What makes a comedy movies great? Could it be the joke-filled screenplay, the hilarious timing of the performances, or the ideal chemistry of a classic double act? It might be how they’ve aged, becoming more tragic with each passing decade in ways their authors never envisioned (see Chaplin’s The Great Dictator).
Equally, it may be a spirit of boldness in funny movies about gambling, recognizing the probable scruples of audiences and reviewers and cracking subversive jokes. Sometimes, it’s all about quantity: bombarding the screen with so many ludicrous jokes that the total impact left you gasping for air in between uncontrollable laughter. Today, you will find out about the best comedy movies for staying in on a Friday night.
10 Best Comedy Movies of All Time
We have curated a list of the best comedy movies ever. These funniest movies will tickle your funny bone and crack the Laugh-O-Meter.
Monty Python and The Holy Grail
Holy Grail was reportedly created by Reg Llama of Brixton and hundreds of his llama buddies from around the globe, according to the film’s credits (as well as Terry Gilliam and Terry Jones). Well, Reg and company have produced a masterpiece. Holy Grail was the film that catapulted Monty Python to worldwide fame, thanks to its Bergman-mocking title sequence, witty one-liners, and excessively gory violence. Neil Innes’s music and Terry Gilliam’s cartoons are touchstones of British absurdist comedy, while the late Graham Chapman, portraying King Arthur straightforward, was never better.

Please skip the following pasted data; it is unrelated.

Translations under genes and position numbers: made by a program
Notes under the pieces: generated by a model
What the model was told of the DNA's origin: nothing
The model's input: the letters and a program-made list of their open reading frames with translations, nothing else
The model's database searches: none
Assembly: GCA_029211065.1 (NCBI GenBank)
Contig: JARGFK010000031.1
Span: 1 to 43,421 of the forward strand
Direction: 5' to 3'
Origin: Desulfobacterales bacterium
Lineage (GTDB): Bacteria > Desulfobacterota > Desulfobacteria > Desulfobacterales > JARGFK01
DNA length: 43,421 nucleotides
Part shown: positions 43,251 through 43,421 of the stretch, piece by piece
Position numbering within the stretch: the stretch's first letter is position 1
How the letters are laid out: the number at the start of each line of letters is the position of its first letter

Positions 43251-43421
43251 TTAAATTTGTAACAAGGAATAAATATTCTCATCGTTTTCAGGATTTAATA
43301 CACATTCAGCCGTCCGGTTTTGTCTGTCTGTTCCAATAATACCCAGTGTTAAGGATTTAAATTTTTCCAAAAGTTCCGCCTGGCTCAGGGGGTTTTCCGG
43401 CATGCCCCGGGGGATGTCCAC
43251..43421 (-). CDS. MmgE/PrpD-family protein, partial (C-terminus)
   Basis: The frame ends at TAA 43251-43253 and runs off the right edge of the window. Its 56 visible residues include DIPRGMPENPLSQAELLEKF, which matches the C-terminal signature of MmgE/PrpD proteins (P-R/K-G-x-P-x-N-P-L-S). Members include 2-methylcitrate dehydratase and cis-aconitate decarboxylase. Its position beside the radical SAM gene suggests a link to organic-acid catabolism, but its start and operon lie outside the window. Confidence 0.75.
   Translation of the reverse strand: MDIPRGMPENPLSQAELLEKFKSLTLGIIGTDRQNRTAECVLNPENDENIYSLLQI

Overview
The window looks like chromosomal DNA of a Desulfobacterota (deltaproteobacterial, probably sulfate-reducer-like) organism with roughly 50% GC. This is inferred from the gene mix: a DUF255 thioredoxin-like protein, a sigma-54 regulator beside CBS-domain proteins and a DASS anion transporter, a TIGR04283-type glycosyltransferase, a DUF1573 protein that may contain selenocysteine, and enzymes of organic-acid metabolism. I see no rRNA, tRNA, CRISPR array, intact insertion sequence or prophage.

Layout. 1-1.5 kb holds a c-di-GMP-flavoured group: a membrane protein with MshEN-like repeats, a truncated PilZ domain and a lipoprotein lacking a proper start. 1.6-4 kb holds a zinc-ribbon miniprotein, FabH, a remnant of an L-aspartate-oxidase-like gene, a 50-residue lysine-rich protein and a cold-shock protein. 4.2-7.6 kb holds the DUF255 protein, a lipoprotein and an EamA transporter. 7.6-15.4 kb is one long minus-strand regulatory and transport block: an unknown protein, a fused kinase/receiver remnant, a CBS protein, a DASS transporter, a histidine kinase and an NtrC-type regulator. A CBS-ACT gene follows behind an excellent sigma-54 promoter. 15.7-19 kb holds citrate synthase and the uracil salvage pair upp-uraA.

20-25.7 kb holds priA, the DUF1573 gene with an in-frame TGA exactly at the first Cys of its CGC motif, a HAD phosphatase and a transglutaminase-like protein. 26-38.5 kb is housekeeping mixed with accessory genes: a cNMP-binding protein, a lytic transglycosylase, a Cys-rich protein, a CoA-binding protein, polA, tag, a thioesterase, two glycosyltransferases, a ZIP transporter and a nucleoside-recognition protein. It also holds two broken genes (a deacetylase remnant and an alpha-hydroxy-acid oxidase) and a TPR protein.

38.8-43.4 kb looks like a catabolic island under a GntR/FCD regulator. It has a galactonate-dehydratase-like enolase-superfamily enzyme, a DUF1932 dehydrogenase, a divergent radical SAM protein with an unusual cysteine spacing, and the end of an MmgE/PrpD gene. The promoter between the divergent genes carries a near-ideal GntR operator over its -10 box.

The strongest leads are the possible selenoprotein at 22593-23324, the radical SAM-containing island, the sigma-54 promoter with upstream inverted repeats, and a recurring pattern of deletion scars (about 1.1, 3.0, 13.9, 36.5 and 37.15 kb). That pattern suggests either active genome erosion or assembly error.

Withnail & I
The funniest sections in Withnail & I are the early moments. Withnail and Marwood stagger towards the conclusion of a crazy night while festering in a Camden apartment like the inside of a diseased lung. There are delusions, hallucinatory ramblings (‘my thumbs have gone funny’), a failed effort to clean the kitchen, and an endearing visit from Danny’s fearsome friend (Ralph Brown).
Nearly three decades have passed since Bill Murray portrayed the cynical weatherman imprisoned in a time loop in Punxsutawney, Pennsylvania, experiencing the same day again and again. However, Groundhog Day has not aged at all. What causes it to adhere? Perhaps it’s because behind that hysterical humor lie a few universal truths: life is dreary and repetitive, but a little compassion and love go a long way.
“Annie Hall” is as Woody Allen as Woody Allen gets: humorous, neurotic, and preoccupied with realizing that life will crush you no matter what. It is also one of the finest romantic comedy movies ever created. Allen is Alvy, who has just parted ways with scatty singer Annie (Diane Keaton, his real-life ex). The following is a description of their connection. Allen has said that the picture is not autobiographical; he co-wrote it with Marshall Brickman.
Monty Python’s Life of Brian
Their second feature is their magnum opus. The narrative is steeped in pure absurdity, as the Three Wise Men arrive at the incorrect manger and the innocent Brian Cohen is proclaimed the Messiah. He bumbles along with The Greatest Story Ever Told, concluding the video with a Calvary Cross and a chorus of “Always Look on the Bright Side of Life.”